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WASHINGTON — Top public health officials in the Biden administration are increasingly concerned about a fourth coronavirus wave, which could hamper progress the nation has made in recent weeks in the fight against COVID-19.
That wave has already washed over parts of Europe and appears to be rising in Florida, where college-age revelers have congregated in recent days, as well as in New York and New Jersey, where the pandemic made its devastating landfall a year ago.
“Impending doom” was the stark phrase Dr. Rochelle Walensky, director of the Centers for Disease Control and Prevention, used to describe her view of the situation during a White House coronavirus task force briefing on Monday. She noted that the number of new infections had risen from about 55,000 per day to more than 60,000.
“We have so much to look forward to, so much promise and potential of where we are and so much reason for hope, but right now I’m scared,” Walensky said.
There is not yet firm evidence that a new, substantial surge is underway, but it is clear that recent days have seen a reversal of a downward trend that had lasted for several weeks, and that appeared to contribute to a highly favorable view of President Biden’s pandemic response.
The Biden administration is desperate not to squander its good fortune, but Washington has little control over the decisions made at the state level. And even some of the nation’s most cautious governors, including Larry Hogan of Maryland, Gavin Newsom of California and Andrew Cuomo of New York, have moved quickly to reopen their states, in part because of political pressure from frustrated, exhausted citizens.
The Biden administration has warned against states reopening too quickly but has also been careful not to engage in the kinds of skirmishes that broke out last spring between then-President Donald Trump and governors who disagreed with his approach to the virus. The task force will hold a conference call with the nation’s governors on Tuesday and will presumably ask them to slow down their reopenings.
COVID-19 vaccines are being administered “as quickly as humanly possible,” White House coronavirus adviser Andy Slavitt said during Monday’s press briefing. About 3 million Americans are now being vaccinated daily, a rate that is more than triple that of Trump’s final week in office, and that reflects the far greater availability of vaccines today than in December and January.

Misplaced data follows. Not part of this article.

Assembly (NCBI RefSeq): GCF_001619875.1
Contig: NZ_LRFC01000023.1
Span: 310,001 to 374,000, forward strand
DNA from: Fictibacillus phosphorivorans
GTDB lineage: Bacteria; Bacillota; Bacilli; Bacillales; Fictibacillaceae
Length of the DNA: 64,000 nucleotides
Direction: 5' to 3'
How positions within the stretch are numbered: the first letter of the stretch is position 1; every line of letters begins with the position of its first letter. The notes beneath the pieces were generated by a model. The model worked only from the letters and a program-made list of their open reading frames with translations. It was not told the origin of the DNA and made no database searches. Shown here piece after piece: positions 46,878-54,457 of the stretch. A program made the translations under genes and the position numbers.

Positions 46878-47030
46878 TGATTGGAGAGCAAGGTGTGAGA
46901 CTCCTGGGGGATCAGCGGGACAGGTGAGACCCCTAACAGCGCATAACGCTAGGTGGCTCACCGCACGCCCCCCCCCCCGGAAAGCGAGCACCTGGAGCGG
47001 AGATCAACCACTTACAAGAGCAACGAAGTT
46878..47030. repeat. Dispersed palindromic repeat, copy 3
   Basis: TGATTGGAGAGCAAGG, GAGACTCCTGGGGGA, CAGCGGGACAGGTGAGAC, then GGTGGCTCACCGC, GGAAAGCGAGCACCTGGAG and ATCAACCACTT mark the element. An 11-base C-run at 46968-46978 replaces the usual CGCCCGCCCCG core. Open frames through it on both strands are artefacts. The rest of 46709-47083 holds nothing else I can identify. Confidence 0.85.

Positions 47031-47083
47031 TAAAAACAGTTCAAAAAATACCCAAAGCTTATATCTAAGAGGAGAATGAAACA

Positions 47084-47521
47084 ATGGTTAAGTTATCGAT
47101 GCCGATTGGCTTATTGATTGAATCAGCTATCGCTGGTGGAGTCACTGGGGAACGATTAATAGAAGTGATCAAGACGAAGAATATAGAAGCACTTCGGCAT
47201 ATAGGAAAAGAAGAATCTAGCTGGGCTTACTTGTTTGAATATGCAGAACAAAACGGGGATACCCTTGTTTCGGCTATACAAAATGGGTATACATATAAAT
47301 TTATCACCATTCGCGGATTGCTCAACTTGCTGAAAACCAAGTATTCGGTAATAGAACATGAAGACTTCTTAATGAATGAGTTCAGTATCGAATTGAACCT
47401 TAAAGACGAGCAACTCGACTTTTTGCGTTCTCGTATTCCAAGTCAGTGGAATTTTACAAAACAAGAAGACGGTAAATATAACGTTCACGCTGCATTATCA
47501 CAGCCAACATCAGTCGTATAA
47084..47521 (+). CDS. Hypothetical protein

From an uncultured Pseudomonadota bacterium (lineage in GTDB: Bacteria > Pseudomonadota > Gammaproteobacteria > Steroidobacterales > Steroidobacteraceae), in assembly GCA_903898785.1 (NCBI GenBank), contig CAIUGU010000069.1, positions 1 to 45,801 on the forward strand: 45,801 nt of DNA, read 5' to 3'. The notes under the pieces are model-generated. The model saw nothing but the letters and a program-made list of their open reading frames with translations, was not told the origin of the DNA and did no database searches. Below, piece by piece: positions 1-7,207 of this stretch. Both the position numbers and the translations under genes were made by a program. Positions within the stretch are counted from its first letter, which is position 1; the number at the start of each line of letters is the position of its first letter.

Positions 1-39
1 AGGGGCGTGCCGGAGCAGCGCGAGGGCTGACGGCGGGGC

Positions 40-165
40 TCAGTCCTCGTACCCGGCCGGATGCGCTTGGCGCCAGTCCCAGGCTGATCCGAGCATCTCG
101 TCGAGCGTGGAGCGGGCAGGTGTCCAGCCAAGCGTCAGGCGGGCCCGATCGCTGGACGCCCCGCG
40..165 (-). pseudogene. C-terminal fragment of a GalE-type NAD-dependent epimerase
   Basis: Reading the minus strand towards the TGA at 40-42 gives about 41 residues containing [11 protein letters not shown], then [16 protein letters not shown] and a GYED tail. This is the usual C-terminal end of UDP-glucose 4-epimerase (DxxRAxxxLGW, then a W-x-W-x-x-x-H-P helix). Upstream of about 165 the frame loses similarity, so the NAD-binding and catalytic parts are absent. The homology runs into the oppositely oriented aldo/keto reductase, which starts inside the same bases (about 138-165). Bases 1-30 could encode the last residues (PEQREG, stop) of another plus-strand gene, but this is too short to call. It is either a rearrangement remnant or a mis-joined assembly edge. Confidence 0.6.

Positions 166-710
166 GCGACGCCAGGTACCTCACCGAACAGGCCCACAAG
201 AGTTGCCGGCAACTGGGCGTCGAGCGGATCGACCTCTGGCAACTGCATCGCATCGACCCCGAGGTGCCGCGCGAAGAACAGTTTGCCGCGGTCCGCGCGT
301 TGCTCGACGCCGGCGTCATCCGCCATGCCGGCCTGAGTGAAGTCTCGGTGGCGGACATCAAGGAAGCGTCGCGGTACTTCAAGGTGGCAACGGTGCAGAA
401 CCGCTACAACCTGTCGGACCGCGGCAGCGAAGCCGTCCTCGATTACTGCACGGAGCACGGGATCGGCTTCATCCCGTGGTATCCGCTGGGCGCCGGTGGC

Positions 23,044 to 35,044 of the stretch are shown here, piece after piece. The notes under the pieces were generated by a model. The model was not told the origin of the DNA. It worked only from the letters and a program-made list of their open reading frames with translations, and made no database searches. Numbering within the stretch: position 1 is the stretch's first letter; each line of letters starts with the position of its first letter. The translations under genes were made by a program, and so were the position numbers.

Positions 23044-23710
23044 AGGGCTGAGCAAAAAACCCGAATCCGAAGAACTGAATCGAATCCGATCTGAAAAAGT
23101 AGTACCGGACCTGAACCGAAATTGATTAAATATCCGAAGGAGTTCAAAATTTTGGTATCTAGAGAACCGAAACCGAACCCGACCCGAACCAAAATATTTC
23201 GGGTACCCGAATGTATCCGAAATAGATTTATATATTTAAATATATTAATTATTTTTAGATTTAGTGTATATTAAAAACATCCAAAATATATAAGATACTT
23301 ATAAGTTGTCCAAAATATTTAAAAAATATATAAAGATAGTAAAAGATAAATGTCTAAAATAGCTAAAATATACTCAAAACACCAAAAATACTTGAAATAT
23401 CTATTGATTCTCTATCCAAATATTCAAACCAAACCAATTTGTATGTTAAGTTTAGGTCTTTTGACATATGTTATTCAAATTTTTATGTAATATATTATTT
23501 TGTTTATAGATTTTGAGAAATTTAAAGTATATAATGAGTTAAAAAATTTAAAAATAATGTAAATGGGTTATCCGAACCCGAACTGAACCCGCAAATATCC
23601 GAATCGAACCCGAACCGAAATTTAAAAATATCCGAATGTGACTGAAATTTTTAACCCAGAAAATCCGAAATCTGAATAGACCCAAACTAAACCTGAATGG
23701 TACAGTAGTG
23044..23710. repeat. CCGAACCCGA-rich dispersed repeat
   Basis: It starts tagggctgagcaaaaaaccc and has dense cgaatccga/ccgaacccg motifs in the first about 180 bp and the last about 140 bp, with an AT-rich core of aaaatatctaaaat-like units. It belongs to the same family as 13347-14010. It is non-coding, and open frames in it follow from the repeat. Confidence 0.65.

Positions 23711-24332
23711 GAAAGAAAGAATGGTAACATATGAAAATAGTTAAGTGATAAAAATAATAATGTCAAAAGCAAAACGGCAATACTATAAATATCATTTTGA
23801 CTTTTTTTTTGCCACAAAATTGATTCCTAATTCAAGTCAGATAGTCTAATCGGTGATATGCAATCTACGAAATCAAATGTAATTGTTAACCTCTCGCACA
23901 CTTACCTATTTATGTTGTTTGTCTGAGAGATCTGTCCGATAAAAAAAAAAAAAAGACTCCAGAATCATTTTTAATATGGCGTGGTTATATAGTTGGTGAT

Even so, new strains of the coronavirus are proliferating, and Americans are increasingly eager to travel and socialize.
If a fourth pandemic wave slams into the United States, schools and businesses could close again, as they have in Europe, which has frequently served as a coronavirus bellwether. Most of Europe, however, has struggled in its vaccination efforts compared with countries like the United States, Israel and the United Kingdom.
A new surge in the U.S. could undermine Biden’s efforts to have the country return to something resembling a pre-pandemic reality in the coming months. He has promised Americans that they can have a relatively normal Fourth of July holiday. That goal appears to be attainable, perhaps even somewhat modest. Yet it is also not preordained.
Absent even more rapid vaccinations, the Biden administration doesn’t have many other tools left, other than the well-known advice to wear masks and practice social distancing. That has left top officials making personal pleas that seek to break through to ordinary people who may have grown weary of official advice and warnings from politicians.
In admitting her concerns on Monday, Walensky said she was going to “lose the script,” proceeding to speak emotionally as a physician and, as she put it, “as a wife, as a mother, as a daughter.” Last week Walensky spoke in similarly personal terms about her son finally returning to school.
“I so badly want to be done. I know you all so badly want to be done. We are just almost there, but not quite yet,” Walensky said on Monday, repeating what has become something of a regular refrain for her and others in the Biden administration.
Speaking later in the press briefing, Walensky alluded to the pandemic’s tendency to ebb and flow, which is helped along by half-followed public health measures that do not do enough to halt community spread.
“Things really have a tendency to surge,” she said. “And surge big.”
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